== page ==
August 28, 2012
Back-To-School Supplies Could Be Carrying Toxic Chemicals
Connie K. Ho for redOrbit.com — Your Universe Online
Dora the Explorer. Spiderman. Disney characters. These are just a few of the figures that are found adorned on school supplies. However, it is important to point out to parents that many of their children´s favorite back-to-school supplies carrying these popular figures may be harboring toxic chemicals, according to a report from the Center for Health, Environment, and Justice.
“These dangerous chemicals manufactured by Exxon Mobil have no place in our children´s school supplies,” explained Mike Schade, report author, to Amelia Pang of the Epoch Times. “It´s time for Congress to move forward and pass the Safe Chemicals Act to protect our children from toxic exposure.”
Congressional members like Senator Charles Schumer (D-NY) have supported the Safe Chemical Act. According to CBS News, the act would increase authority to regulate chemicals in consumer products by the Environmental Protection Agency (EPA). After the report, Schumer wrote a letter to the White House Office of Management on Budget on the phthalates found in school supplies.
"School supplies are supposed to help our children with their education, they shouldn't be harming their health. We don't allow high levels of these toxic chemicals in children's toys and we certainly shouldn't allow them in back-to-school products. When kids take their lunch to school this fall, they shouldn't be carrying it in a lunchbox laden with anything other than a nutritious meal, packed by mom," remarked Schumer in an article by Medical News Today.
In particular, the scientists tested 20 different popular school supply products, studying them for six phthalates and four heavy metals. The exam included four children´s backpacks, four children´s lunch pails, four three-ring-binders, four kids´ rain boots, and four kids´ raincoats. The products were purchased at retailers like Kmart, Duane Reads, Jack´s World, and Payless in New York City.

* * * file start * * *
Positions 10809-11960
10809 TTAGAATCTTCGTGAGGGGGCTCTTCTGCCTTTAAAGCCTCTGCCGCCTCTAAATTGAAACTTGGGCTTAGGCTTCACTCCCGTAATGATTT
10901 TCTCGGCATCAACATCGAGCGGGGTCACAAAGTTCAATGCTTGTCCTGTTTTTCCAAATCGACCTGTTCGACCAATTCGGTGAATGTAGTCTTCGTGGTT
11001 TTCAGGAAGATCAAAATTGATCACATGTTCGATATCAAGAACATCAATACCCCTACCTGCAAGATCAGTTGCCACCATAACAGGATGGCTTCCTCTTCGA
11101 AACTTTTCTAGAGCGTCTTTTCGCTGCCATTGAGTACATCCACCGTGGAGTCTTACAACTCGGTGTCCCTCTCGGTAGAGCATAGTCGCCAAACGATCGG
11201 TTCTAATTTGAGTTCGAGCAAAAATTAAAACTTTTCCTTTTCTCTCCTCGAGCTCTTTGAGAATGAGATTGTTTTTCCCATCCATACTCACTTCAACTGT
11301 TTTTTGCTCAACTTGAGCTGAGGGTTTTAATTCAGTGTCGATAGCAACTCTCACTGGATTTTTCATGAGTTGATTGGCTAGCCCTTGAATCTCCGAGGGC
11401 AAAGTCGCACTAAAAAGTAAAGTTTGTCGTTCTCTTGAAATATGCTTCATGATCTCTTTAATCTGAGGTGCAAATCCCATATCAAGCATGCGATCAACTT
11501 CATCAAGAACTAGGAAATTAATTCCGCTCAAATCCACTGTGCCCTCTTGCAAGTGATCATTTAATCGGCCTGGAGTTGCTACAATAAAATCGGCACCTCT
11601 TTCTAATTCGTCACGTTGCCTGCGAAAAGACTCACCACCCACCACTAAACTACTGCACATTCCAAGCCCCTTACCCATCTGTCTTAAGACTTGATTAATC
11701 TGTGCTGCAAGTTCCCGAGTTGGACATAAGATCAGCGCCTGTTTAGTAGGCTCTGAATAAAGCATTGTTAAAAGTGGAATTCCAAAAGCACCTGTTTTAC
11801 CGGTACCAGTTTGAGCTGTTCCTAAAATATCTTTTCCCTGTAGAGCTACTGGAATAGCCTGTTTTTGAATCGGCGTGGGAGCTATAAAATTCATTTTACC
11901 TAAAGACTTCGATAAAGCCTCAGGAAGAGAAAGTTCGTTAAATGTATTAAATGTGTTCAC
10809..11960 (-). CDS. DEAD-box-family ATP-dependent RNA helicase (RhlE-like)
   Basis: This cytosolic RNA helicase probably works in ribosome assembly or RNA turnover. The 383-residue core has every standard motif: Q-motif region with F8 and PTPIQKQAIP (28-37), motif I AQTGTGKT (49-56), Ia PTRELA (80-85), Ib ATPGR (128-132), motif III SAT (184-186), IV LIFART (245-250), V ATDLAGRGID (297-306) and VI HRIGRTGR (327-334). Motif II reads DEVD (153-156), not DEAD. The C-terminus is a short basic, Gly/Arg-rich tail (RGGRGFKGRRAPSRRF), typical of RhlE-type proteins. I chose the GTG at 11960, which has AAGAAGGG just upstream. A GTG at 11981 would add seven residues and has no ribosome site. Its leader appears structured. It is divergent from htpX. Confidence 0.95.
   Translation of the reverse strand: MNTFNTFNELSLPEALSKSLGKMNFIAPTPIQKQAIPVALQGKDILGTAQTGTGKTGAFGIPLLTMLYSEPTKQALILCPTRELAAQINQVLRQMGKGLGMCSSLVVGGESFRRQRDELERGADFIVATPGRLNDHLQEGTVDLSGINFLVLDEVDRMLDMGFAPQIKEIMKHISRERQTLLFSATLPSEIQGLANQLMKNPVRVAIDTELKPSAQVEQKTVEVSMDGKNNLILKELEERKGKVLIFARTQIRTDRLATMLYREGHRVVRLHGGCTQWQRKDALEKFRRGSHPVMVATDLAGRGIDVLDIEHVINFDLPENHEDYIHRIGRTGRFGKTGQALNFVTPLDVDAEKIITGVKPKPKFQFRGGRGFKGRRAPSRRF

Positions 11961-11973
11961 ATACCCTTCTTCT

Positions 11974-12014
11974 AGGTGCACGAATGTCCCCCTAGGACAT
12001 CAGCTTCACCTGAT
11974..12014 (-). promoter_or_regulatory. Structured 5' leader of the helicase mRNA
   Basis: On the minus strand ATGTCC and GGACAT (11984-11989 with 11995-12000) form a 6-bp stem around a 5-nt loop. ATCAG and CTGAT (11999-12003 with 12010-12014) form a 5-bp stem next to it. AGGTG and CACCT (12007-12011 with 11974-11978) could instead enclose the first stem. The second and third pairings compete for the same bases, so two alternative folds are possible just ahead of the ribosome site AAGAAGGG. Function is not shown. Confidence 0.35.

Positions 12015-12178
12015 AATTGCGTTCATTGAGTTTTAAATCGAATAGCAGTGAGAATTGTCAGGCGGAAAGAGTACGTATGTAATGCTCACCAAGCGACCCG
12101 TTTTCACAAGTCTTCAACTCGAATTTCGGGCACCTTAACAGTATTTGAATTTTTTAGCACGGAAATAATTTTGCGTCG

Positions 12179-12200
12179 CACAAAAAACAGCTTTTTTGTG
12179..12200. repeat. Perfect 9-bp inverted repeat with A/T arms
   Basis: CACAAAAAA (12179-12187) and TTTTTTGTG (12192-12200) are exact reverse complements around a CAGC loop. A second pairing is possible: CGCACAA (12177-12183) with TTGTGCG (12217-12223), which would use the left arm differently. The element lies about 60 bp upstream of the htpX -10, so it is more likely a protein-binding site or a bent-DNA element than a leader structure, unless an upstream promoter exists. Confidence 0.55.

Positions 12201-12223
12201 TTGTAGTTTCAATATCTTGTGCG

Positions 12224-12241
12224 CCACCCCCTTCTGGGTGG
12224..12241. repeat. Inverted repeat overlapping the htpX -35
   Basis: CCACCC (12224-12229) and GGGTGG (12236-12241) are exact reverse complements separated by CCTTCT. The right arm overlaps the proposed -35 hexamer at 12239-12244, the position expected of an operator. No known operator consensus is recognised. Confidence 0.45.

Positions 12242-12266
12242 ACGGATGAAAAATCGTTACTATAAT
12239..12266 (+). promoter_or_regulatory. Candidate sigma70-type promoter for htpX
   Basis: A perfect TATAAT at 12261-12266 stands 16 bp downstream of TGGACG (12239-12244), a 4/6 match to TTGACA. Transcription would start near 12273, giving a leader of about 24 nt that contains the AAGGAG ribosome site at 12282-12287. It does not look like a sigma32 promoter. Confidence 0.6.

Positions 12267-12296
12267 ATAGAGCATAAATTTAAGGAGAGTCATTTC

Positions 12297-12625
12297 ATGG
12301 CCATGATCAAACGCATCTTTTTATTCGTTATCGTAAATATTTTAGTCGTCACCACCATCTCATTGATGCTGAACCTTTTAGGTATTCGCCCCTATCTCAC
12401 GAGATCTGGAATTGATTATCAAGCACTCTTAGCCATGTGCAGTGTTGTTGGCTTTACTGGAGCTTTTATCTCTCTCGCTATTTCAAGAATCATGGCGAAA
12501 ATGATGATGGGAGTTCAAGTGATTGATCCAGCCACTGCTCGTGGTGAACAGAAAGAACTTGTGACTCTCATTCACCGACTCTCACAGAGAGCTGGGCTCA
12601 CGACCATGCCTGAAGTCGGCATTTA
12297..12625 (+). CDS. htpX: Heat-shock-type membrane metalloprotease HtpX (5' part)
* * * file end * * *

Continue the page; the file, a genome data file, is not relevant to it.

"It is disturbing that millions of young children are being exposed to these toxic chemicals with no enforcement to protect them,” commented Judy Braiman, a representative of the Empire State Consumer Project, in a Medical News Today article.
Sixteen of the 20 products were found to have phthalates and 15 out of the 16 had phthalates at a level higher than mandated by federal law. The products are made up of polyvinyl chloride (PVC) and the chemicals can move from the product, thus infecting children unintentionally. In particular, phthalates can disrupt hormones and have been found to be associated to problems like asthma, attention deficit hyperactivity disorders, diabetes, cancer, early puberty, infertility, and obesity.
"Phthalates are chemicals that have been linked to asthma, ADHD, and other chronic health problems in children. This new report has now shown that many common products specifically intended for children have high levels of phthalates,” mentioned pediatric neurologist Dr. Maya Shetreat-Klien, an assistant clinical professor of neurology at Albert Einstein College of Medicine, in the Medical News Today article. “It is imperative that parents are educated about how to protect their children by buying safer PVC-free school supplies, and that our lawmakers pass legislation to protect children from the long-term health effects of phthalate toxicity."
For consumers, there are a few tips that can help identify which school products are safe. To begin, if the products have the number “3” or the letters “V” or “PVC” underneath a recycling symbol, then the product´s material is PVC. Parents can also call the manufacturer or retailer to find out of their child´s product is made of a particular type of plastic. They can also visit the Center for Health Environment and Justice online for the 2012 Back-to-School Guide for PVC-free School Supplies.